While in L.A. on a recent business trip, I heard an ad on the hotel TV for the new BMW
hydrogen 7. I was up to my elbows trying to repack my suitcase, so I didn't
actually see it, but back here in
I'm cringing a little as I type, knowing that a blogger blogging about a code of conduct for leaving comments is the electronic equivalent of putting a "kick me" sign on my backside. All the same, here goes. There has long been a debate in the blogging community about whether or not to police comments. Almost a year ago, The New York Times did a piece on this topic, and I think it's worth a revisit. This may not come as a big shocker, but I'm all for a little civility on the web.
In essence, the internet is (for better or worse) the last Wild West we have left to us; a place that is slowing going the way of Dodge City, but that still has lots of places that are, if not ungoverned, at least governed with the lightest touch. It makes a for a pretty raw reflection of who we are and how we express ourselves--a true barometer of our civility, if you will. But I think it's also something else--I think it's a forum to decide who we want to become as a society.
Our society here in America is synonymous with freedom of speech, yes, but not freedom from accountability. Words have power, and with power comes responsibility. The words in blogs and their comments are a form of communication, a form of interaction between anyone who writes and/or reads them. I'm going to lean on an old quote from Emily Post herself: "Whenever two people's lives affect one another, you have etiquette." You may not see or even know the person whose words you are reading, but they can engender very strong, personal reactions all the same.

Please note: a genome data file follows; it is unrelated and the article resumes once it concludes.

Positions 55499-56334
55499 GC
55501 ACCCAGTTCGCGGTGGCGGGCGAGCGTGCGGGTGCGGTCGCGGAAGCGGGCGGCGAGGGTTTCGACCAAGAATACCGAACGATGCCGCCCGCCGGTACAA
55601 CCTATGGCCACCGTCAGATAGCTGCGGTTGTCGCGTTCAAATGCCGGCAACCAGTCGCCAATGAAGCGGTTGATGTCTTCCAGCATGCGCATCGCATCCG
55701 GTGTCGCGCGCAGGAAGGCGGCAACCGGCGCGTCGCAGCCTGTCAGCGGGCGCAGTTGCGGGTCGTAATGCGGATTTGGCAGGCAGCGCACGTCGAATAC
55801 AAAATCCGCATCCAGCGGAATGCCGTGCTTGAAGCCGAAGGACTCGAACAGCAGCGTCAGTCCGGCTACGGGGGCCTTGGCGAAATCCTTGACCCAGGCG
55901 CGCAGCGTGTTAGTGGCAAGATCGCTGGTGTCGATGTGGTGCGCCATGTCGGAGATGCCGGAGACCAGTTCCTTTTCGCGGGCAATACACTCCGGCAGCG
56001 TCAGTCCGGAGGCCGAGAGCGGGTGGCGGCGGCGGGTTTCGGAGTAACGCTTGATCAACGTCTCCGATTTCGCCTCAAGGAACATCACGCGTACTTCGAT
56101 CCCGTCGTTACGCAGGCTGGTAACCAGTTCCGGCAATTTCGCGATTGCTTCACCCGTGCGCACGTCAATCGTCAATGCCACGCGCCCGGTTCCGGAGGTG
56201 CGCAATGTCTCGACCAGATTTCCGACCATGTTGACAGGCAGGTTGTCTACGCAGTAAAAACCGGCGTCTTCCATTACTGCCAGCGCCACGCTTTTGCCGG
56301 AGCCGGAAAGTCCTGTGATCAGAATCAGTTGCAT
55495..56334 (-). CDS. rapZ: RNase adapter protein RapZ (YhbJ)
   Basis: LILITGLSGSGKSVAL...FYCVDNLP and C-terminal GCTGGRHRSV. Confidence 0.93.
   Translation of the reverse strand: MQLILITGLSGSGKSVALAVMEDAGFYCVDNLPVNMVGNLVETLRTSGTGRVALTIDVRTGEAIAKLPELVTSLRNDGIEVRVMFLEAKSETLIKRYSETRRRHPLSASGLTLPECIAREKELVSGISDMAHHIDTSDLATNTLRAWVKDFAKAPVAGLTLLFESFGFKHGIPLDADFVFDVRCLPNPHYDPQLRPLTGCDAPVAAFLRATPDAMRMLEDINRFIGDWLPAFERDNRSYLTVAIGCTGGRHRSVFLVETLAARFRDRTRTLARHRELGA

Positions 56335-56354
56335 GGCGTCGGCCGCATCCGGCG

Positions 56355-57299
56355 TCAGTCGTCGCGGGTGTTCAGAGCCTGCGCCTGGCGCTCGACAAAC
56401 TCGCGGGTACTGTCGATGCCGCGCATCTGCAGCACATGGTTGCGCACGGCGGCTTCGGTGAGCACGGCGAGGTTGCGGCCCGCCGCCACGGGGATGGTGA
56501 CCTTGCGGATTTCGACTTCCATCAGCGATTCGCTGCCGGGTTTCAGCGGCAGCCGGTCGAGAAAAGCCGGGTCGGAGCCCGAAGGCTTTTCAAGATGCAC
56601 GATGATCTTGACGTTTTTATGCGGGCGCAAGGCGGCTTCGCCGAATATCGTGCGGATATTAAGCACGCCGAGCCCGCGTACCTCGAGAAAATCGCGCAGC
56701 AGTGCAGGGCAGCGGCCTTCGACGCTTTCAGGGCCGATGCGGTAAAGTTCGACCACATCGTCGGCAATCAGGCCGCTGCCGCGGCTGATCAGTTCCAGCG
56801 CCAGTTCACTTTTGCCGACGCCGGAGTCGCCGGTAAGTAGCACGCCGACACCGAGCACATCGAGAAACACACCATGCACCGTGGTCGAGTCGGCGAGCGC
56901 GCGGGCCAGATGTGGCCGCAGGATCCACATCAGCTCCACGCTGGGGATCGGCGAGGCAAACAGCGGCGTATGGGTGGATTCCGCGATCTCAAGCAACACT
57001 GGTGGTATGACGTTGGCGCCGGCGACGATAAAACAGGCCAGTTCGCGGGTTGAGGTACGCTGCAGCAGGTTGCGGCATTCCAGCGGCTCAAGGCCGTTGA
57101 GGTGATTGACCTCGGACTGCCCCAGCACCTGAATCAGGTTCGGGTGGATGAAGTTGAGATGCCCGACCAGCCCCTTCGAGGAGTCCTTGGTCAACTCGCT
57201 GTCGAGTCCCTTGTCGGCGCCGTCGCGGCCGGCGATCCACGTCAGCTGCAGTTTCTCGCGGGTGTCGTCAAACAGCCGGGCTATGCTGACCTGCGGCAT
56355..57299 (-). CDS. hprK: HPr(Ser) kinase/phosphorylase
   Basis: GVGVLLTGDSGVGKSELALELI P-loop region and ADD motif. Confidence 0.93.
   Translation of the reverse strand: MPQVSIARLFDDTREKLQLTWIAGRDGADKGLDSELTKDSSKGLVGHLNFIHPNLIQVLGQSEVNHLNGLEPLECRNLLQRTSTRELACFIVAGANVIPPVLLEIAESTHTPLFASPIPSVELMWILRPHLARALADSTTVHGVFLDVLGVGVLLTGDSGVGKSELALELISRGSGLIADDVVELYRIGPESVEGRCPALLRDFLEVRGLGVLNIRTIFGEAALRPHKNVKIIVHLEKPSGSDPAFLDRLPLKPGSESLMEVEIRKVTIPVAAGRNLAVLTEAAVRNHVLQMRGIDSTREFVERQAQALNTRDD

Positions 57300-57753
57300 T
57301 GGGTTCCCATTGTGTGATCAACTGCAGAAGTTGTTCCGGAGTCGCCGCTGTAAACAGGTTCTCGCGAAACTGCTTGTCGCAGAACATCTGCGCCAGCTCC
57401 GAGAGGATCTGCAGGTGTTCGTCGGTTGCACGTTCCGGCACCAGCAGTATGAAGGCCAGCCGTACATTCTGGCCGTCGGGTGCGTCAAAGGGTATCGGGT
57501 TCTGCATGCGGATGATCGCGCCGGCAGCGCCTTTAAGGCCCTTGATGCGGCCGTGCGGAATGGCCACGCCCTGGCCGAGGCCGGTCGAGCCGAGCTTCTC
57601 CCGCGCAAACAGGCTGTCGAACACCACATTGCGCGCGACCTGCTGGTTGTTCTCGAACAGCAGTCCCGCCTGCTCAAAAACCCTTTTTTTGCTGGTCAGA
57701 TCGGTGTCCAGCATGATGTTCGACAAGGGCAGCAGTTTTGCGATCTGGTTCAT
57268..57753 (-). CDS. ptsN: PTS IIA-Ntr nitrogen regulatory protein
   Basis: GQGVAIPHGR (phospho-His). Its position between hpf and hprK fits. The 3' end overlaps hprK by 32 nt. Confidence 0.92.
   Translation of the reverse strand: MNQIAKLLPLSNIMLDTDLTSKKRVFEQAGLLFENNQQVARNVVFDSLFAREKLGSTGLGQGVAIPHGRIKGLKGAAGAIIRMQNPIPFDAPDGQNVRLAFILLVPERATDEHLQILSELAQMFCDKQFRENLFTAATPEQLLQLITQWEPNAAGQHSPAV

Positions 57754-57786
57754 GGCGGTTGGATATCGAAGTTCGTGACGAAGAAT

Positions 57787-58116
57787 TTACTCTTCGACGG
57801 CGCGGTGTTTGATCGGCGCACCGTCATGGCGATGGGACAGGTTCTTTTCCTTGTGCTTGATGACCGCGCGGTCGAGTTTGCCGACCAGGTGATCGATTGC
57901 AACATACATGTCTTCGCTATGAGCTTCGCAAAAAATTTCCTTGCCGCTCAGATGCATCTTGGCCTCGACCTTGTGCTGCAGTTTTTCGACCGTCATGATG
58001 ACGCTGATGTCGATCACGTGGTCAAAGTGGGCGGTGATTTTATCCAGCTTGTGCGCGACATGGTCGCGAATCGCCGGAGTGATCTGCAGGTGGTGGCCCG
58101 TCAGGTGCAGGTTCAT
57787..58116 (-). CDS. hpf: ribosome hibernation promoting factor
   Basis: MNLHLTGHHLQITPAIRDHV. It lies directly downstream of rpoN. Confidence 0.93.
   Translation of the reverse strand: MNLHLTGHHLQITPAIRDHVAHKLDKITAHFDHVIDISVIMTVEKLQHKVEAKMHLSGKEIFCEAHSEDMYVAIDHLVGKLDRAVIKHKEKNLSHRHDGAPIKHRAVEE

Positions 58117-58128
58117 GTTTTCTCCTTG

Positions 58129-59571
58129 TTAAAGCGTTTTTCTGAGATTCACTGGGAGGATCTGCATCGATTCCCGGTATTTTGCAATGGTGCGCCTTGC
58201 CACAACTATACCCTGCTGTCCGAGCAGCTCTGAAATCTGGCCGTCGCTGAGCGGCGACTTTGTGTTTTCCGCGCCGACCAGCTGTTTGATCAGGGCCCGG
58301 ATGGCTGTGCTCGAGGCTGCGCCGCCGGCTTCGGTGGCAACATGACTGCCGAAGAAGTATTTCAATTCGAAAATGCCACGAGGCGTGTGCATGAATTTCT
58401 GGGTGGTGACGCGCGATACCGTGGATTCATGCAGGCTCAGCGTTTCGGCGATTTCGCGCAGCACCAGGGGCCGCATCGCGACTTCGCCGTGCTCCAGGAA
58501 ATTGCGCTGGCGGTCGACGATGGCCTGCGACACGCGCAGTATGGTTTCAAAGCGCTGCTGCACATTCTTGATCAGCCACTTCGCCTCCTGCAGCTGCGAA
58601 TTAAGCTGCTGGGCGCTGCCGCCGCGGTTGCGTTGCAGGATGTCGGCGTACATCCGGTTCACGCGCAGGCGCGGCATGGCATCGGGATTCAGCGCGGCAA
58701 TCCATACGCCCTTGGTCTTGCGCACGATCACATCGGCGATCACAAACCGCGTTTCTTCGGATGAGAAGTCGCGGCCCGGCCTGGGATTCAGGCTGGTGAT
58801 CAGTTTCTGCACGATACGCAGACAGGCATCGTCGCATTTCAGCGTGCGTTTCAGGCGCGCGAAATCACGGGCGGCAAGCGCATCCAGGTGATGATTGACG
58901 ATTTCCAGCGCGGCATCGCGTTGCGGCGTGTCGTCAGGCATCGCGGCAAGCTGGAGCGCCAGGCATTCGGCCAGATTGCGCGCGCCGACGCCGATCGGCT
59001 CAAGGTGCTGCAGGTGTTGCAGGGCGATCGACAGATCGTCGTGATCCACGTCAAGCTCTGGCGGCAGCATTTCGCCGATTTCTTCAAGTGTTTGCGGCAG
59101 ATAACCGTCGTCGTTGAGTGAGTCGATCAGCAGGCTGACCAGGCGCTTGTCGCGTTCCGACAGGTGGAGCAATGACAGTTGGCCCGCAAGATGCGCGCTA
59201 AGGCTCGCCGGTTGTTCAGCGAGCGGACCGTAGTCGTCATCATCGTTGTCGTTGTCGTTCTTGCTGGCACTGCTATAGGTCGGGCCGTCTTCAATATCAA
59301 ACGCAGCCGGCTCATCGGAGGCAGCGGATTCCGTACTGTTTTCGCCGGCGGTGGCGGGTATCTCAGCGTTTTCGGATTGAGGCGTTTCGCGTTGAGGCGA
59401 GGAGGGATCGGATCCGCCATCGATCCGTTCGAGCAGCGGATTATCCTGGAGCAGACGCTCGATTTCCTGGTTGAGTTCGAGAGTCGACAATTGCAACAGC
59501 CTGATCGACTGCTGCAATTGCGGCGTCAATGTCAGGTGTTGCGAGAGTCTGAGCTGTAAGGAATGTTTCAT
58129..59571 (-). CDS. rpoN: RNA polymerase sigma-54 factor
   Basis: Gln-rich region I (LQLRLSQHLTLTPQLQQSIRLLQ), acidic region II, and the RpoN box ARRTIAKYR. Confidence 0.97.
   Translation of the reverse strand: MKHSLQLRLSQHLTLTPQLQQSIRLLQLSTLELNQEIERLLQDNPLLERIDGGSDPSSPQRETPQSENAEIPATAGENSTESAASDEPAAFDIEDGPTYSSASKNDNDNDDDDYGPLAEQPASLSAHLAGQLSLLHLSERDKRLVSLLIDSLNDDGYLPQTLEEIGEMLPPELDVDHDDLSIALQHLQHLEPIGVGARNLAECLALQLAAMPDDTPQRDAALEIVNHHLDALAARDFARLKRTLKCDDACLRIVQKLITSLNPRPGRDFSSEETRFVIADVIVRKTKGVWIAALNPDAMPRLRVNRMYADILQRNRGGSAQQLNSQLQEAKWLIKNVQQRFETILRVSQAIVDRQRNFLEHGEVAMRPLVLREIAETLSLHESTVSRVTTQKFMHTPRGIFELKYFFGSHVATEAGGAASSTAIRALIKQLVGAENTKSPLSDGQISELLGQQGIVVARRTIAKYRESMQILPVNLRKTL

If part of blogging and commenting is to take part in a global conversation--an exchange of ideas--I believe it's important to think about what our purpose is when we choose to participate. In most cases, it's to share a thought you're excited about, or to make a counterpoint to someone else in an effort to set a record straight or make a clarification. I can't think of a single case where leaving a profane or hateful comment will bring about a positive, constructive change. This doesn't mean that I think people can't disagree; in fact I'd encourage people to talk about points of difference, as it invites communication, something I talk a lot about on the job. The better our communication, the greater our understanding becomes, and the more connections we can make with people who hold similar interests. All of this hopefully leads to the generation of exciting new ideas and possibilities. I simply add my support to expressing yourself with the principles of etiquette: consideration, honesty and respect. Who wouldn't want to be treated that way?